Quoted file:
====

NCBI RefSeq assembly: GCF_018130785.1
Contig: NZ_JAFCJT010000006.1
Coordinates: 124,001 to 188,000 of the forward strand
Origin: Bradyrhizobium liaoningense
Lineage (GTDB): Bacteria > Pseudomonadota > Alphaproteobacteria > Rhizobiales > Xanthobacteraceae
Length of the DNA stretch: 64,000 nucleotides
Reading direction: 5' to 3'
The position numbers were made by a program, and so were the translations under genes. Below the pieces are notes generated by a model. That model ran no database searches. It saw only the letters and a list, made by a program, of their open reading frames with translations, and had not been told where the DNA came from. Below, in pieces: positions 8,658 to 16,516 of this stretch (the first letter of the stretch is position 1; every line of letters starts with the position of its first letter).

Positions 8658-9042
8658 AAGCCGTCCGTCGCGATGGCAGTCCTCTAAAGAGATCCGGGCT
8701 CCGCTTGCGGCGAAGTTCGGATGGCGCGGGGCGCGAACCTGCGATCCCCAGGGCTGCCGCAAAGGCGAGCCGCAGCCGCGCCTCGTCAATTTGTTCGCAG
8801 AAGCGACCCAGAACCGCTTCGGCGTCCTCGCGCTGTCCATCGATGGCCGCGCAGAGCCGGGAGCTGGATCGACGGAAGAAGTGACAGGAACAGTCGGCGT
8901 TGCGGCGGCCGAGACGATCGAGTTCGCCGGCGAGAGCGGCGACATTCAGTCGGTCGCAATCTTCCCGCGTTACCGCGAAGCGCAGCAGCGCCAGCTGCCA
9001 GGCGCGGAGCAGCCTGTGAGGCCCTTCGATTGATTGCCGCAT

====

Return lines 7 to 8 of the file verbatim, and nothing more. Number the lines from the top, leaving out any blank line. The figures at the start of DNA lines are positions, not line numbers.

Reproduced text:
Reading direction: 5' to 3'
The position numbers were made by a program, and so were the translations under genes. Below the pieces are notes generated by a model. That model ran no database searches. It saw only the letters and a list, made by a program, of their open reading frames with translations, and had not been told where the DNA came from. Below, in pieces: positions 8,658 to 16,516 of this stretch (the first letter of the stretch is position 1; every line of letters starts with the position of its first letter).